While Reconstruction was taking place, the Federal Government was making concessions to the South which would eventually reinstitute a more insidious form of slavery. The Federal Government allowed the southern states to enact laws, as early as 1865, which were called the Black Codes or vagrancy laws. These codes stripped blacks in the South of their right to vote, serve on juries, travel freely, marry, education, or to work freely. Black people could be imprisoned for, among other spurious things, being an uppity black, speaking loudly in the presence of a white woman, and an inability to prove that one was employed. So black people became criminals with up to 90 per cent of the prison population in the South being black. These black people were leased out en masse to farmers and industrialists and were treated worse than slaves. The death rate was 30 per cent to 40 per cent, per year. A complementary approach was peonage (debt servitude) — a system in which an employer compelled a worker to pay off a debt with work. In the South, one's debt would never ever be paid off. All these methods of neo-slavery were done in conjunction and complicit with state and county governments.

The Federal Government was successful in reintegrating the Union. The compromise, however, was to allow the South to make their own laws and treat black people as they choose. After 1877, the Federal Government abandoned the aspect of reconstruction which involved integrating former slaves in the South. The South used the high incarceration rate as proof that former slaves, and black people generally, were not ready for emancipation or for civil rights and were intellectually inferior. Sociologists also used the data to support the Southern premise. An entire system of racism was created in the South which discriminated against and subjugated former slaves. This involved all aspects of life — police, judge, jury, politics, private sector, housing, employment, banks, television, Hollywood, church, you name it.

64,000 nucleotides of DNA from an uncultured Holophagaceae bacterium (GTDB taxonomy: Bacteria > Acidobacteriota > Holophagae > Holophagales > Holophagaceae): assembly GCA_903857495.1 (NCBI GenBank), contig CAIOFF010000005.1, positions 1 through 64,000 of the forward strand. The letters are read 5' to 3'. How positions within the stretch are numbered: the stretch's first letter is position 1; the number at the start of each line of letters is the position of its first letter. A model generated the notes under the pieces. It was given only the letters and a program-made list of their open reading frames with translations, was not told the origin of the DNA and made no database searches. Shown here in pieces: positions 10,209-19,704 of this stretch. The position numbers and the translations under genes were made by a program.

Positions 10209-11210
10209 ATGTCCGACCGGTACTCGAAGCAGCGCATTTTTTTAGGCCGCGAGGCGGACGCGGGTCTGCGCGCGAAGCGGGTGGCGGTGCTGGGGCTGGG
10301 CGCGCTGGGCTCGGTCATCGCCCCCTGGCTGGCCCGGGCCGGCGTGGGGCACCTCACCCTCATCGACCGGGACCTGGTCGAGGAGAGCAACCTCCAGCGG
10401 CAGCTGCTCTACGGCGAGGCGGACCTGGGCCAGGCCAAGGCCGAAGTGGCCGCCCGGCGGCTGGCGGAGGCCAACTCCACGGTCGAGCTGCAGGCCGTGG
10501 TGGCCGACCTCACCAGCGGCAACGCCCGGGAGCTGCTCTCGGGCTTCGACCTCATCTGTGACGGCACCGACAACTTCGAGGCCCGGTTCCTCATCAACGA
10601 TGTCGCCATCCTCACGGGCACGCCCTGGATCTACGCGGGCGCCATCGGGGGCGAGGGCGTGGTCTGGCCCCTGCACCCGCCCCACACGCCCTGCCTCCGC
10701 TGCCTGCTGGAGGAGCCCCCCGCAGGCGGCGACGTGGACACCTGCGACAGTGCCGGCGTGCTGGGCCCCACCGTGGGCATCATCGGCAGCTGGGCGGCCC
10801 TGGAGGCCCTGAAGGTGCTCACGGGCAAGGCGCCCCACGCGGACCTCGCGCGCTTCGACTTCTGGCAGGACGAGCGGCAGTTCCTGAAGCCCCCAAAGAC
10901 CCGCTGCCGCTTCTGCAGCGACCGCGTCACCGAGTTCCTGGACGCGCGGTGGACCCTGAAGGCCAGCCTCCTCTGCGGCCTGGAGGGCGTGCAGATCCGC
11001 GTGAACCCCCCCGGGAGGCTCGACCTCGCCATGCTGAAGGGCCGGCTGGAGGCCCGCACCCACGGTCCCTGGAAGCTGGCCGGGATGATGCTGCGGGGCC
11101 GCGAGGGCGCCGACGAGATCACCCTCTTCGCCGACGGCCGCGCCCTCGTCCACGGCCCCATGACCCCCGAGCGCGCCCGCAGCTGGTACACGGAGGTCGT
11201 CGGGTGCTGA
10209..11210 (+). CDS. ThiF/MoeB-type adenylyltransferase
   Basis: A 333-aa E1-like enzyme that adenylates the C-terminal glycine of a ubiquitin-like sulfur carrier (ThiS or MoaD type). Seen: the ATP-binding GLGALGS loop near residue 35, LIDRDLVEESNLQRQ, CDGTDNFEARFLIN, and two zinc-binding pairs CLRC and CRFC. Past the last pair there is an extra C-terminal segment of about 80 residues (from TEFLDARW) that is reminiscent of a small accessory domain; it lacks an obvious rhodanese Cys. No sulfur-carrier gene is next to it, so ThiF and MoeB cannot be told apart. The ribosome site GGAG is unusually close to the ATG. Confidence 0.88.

This is where the second pandemic was incubated and spawned several civil right movements, including Black Lives Matter (BLM). There is a school of thought that the Ku Klux Klan has infiltrated several police precincts in the US and are killing black men with impunity. There is an intractable philosophy that BLM will have to overcome in order to make a significant difference. This philosophy was articulated in a thesis entitled 'Why the South Must Prevail' by William F Buckley Jr in 1965. Buckley, in arguing against civil rights, stated:

“The central question that emerges — and it is not a parliamentary question or a question that is answered by merely consulting a catalogue of the rights of American citizens, born equal — is whether the white community in the South is entitled to take such measures as are necessary to prevail, politically and culturally, in areas in which it does not predominate numerically? The sobering answer is yes — the white community is so entitled because, for the time being, it is the advanced race. It is not easy, and it is unpleasant, to adduce statistics evidencing the median cultural superiority of white over Negro, but it is a fact that obtrudes, one that cannot be hidden by ever-so-busy egalitarians and anthropologists.”